Thursday, August 6, 2015

Week In Review

State Capitol Week in Review
            LITTLE ROCK –The state Human Services Department (DHS) will hire an additional 35 employees and reassign another 20 workers to speed up the process of verifying that people now on Medicaid are truly eligible for services.
            The governor lifted a hiring freeze for DHS so that it could add 35 employees. Also, the department has authorized employees to work overtime so they can more quickly clear the backlog of responses from Medicaid recipients.
            The state must verify the annual incomes of about 600,000 Arkansas residents who receive some form of Medicaid services by the end of September. The deadline was set by the federal government, which funds about 70 percent of the Arkansas Medicaid program.
            The process has been a bureaucratic headache from the beginning. The department was slow to begin the process because of problems installing a new computer system to handle the verifications. The previous system was 25 years old.
            Many legislators have expressed frustrations about delays and mistakes in the department’s signing of contracts with technology firms that have worked on the new system. The anticipated cost will be an estimated $200 million by the time it is functional, according to reports from DHS to legislative committees.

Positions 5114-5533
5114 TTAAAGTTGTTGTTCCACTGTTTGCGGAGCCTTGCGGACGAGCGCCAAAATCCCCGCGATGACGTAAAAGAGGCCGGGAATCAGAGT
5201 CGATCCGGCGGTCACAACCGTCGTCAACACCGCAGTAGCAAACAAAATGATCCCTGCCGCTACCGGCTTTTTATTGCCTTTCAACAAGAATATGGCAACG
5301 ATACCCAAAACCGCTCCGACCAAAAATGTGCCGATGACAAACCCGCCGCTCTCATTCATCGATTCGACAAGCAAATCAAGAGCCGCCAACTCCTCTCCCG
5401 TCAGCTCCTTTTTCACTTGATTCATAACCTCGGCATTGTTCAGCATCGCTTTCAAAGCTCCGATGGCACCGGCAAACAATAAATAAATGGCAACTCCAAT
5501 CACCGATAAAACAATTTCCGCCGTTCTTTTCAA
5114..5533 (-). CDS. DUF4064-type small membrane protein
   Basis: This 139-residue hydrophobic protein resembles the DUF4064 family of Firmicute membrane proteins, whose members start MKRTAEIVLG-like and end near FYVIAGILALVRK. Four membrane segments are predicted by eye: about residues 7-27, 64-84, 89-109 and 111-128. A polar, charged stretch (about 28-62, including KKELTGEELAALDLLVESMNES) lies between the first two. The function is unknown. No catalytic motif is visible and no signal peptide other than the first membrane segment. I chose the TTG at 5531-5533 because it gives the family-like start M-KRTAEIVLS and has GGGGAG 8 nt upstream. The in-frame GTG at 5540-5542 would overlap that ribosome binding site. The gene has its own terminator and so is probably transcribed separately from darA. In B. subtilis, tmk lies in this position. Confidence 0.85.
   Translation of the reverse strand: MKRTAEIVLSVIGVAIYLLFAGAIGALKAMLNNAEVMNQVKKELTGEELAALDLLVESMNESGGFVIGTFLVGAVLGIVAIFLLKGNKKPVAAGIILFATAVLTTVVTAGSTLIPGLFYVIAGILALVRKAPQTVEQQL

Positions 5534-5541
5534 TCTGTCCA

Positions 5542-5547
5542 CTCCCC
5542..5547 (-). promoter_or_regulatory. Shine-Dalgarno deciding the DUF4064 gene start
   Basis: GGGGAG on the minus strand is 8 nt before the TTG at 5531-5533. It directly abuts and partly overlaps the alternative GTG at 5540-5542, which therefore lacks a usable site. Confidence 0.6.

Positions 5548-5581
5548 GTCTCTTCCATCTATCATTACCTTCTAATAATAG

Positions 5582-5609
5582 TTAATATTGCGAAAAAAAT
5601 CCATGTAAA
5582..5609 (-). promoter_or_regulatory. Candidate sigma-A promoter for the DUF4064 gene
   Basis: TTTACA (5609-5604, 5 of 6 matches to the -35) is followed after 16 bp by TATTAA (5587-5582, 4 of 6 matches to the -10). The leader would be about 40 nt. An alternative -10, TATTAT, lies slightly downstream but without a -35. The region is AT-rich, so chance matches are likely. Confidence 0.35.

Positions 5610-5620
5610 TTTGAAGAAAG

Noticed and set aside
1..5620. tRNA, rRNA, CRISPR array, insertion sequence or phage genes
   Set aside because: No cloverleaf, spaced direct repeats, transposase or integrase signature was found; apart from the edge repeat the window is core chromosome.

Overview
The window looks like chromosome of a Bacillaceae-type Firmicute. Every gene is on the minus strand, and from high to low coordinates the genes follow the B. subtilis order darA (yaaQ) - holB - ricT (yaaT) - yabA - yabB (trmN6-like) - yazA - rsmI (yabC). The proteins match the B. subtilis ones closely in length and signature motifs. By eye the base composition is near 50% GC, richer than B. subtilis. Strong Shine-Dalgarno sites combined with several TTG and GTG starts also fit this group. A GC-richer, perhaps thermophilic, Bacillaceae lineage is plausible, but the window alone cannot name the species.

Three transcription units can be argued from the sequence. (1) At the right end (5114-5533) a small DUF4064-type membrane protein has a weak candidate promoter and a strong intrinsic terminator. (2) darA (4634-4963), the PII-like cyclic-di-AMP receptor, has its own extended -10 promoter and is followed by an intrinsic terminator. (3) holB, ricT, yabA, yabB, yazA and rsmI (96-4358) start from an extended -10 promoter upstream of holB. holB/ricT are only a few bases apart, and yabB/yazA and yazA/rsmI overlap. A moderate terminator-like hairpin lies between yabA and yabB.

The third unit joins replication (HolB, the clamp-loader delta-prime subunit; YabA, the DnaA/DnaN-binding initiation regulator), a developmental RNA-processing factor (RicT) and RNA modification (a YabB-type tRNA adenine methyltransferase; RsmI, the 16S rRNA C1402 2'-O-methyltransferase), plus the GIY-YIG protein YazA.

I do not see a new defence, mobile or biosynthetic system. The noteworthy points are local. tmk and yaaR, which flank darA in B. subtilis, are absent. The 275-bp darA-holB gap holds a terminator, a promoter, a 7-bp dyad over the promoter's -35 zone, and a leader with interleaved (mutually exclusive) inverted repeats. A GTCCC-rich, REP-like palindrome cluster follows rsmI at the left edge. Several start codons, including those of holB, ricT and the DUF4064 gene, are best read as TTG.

Other legislators have voiced concerns that thousands of people perhaps are being dropped from the Medicaid program, even though their incomes make them eligible. DHS sent letters to all recipients whose incomes varied by more than 10 percent over last year, asking them to respond with updated information. The letters were sent to people even if their incomes dropped by 10 percent.
            People who fail to respond to the letters within 10 days would receive letters that their Medicaid coverage was being cancelled. DHS is hiring additional staff to handle the volume of responses.
            About 47,000 people will lose their Medicaid coverage by the end of August because they have failed to respond to the initial letter from DHS. Those letters began going out in mid June.
            Those who have lost coverage have 90 days to appeal, and if successful their coverage would retroactively pay for medical bills incurred during the lapse.
Most of the people who are being dropped are enrolled in the “private option” Medicaid plan, which means that they are covered by a private health insurance company and the government subsidizes their premiums. Losing their eligibility may make it difficult to return to their preferred health plan.
DHS is the single largest state agency, with about 7,200 employees in all 75 Arkansas counties. Many counties have more than one DHS office. The department provides medical services to pregnant mothers, newborns, children and people of all ages, including senior citizens in long-term care facilities.
The department oversees the regulation of nursing homes and child care centers. It locates abused and neglected children in foster homes. It administers programs to deliver hot meals to elderly people. It operates care facilities for people with mental illnesses. It runs detention centers for juveniles who have gotten in trouble. It runs long-term care facilities for people with severe and multiple disabilities.
This fiscal year the department is budgeted to spend about $8.4 billion in state and federal funds.

No comments: